We’ll be contacting everyone so hopefully all terminations will be done today, and everyone will have all the details and updated contract within the next 24 hours. It’s going to be a rough week, Carl, Myself, Nabil, JB, Stef & Ceri are here to listen.

We will execute, we will deliver,

We will get through this.


It’s a sad news.

Don’t know whether it would be helpful or not.
Me and few of my teammates are open source developer, and would like to help in delivering OSS commitment if our skill sets matches your requirements without any pay or token.

We love open source.



I’ve been fired from Status in the first wave, and let myself some time to digest that before writing anything on that matter. This second wave struck me hard as well, mostly because what seemed to be a one-off mistake acquired repetitive pattern, and, of course, due to the empathy to friends who’d been fired.

The mistake I’m talking about is this almost hypocritical message – “Status doesn’t need your services anymore”. At least, that’s what I heard in my case. It wasn’t “We can’t pay you anymore”, but “You’re bad, and we don’t need you” message.

I mean, we all know what’s happening. We hired too many people in a very short period of time – it’s literally in every Top 10 Startups Mistakes article, nothing new here. After seeing scared Yessin eyes in Prague declaring Status burn rate, it was evident that the company will seek changes in its payment model. I’ve been optimistic about trying new DAO-like ideas for this, even if it means less income for me. I feel naïve now, but back then in private conversations, I was trying to reduce other coworkers’ anxiety and was telling them that “no matter what, it’s exciting to be in this experiment”.

I was totally prepared for payment cuts if it was needed for Status survival. I’ve been long enough in Status to embrace its philosophy (that one on paper, at least), so the last thing I could expect is to hear that “someone on top of the hierarchy of flat organization decided to fire you and is doing this in this manner”.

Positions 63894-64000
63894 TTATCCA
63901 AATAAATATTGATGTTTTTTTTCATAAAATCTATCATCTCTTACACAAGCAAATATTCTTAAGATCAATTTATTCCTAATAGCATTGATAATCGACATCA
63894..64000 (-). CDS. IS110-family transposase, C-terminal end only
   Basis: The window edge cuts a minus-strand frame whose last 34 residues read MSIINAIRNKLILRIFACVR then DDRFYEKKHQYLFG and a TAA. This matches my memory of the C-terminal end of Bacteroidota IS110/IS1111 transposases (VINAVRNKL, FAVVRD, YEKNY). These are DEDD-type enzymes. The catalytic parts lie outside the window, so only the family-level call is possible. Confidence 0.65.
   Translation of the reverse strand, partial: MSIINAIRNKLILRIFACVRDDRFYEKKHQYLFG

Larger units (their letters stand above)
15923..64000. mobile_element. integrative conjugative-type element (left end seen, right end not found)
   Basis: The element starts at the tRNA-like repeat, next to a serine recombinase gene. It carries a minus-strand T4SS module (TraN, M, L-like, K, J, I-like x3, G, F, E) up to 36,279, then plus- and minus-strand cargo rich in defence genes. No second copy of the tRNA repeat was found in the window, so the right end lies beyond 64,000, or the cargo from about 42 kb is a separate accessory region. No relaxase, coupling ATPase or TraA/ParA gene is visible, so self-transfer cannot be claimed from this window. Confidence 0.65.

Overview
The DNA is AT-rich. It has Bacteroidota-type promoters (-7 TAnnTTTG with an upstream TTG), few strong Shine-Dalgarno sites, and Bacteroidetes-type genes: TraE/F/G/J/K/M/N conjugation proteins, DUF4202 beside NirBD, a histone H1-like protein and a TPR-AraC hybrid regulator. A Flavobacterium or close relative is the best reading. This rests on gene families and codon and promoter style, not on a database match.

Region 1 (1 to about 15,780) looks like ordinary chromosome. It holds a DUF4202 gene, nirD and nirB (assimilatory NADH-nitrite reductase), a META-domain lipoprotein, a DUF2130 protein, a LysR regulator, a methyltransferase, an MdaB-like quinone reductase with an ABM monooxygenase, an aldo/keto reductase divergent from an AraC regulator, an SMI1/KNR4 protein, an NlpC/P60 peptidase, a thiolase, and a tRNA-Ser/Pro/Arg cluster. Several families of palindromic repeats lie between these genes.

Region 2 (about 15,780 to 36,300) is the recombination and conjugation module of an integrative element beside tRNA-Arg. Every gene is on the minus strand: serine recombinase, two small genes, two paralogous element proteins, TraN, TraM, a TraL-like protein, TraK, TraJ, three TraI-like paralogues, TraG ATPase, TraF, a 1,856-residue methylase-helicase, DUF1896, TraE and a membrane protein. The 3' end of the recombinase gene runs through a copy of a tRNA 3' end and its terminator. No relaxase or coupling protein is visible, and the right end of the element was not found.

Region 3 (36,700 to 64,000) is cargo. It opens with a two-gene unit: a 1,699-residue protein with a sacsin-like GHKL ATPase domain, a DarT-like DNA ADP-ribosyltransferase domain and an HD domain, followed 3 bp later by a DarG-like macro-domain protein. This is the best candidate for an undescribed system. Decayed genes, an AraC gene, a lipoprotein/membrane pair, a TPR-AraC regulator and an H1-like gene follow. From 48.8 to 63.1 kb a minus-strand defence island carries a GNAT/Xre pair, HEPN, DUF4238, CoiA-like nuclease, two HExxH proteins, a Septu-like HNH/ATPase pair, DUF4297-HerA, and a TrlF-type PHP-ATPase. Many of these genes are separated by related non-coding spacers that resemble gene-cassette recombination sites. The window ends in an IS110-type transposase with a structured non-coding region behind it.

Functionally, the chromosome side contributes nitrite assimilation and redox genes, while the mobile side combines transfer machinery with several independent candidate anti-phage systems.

How can you build community, if you throw out core contributors with words “we don’t need you”?

I still feel myself a part of Status, but, of course, I’m forced to look for another job now, and I’ll have little time working on the project I loved so much. I’ll try to work on the problems and issues I find important in my spare time, but, of course, trust link is completely broken now.


@a4nkit that’d certainly be appreciated , we’ll certainly be returning to the bazaar in 2019.

@divan I lament the way you were offboarded, in short @j12b @ceri messed up, but they’re only human - they have done an amazing job in such a difficult time and I’m really proud of them.

As for the mistakes Status has made, yeah Risk Management is definitely one of them, risk management requires maximing your upside while minimising your downsides, in such a volatile ecosystem it’s even harder than most startups. Many of the other startups in the space suffered from a similar folley.

I’ll take your punches man, I’m certainly learning myself and aware of the issues. I just hope that when your anger subsides, you remember how well you were treated while with us at Status, you even had liberties that weren’t extended to anyone else.

That trust link works both ways, happy to discuss in public. Your call.

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Ceri and Jason are just messengers, not sure finger pointing is appropriate here.

What I was referring to is that the whole situation was the first real test of values and decentralized governance at Status, and it failed spectacularly. Which is kinda ok, as we’re in the giant experimentation machine, but still begs for acknowledgement.

you remember how well you were treated

I do remember, but an appeal to emotion is a logical fallacy and is irrelevant here. You can’t beat a wife and then say “but you should remember how well you were treated”, right?

That trust link works both ways, happy to discuss in public.

In Prague, you assured people that “there is nothing to fear”, and a third of the company got fired the next month. This not only killed trust overnight but also showed centralized nature of current Status org. So I’m not sure what does “both ways” mean – Status lost trust to third of its employees or what?

They aren’t just messengers. You know that. If you’re implying that you would like direct feedback from me personally, let me know.

I never said anything of the sort, infact I directly broadcasted and halved the runway that Yessin had mentioned, down to 2 years runway, which is still the case if we sold all the eth at today’s price.

I don’t appreciate the comparison to a wife beater.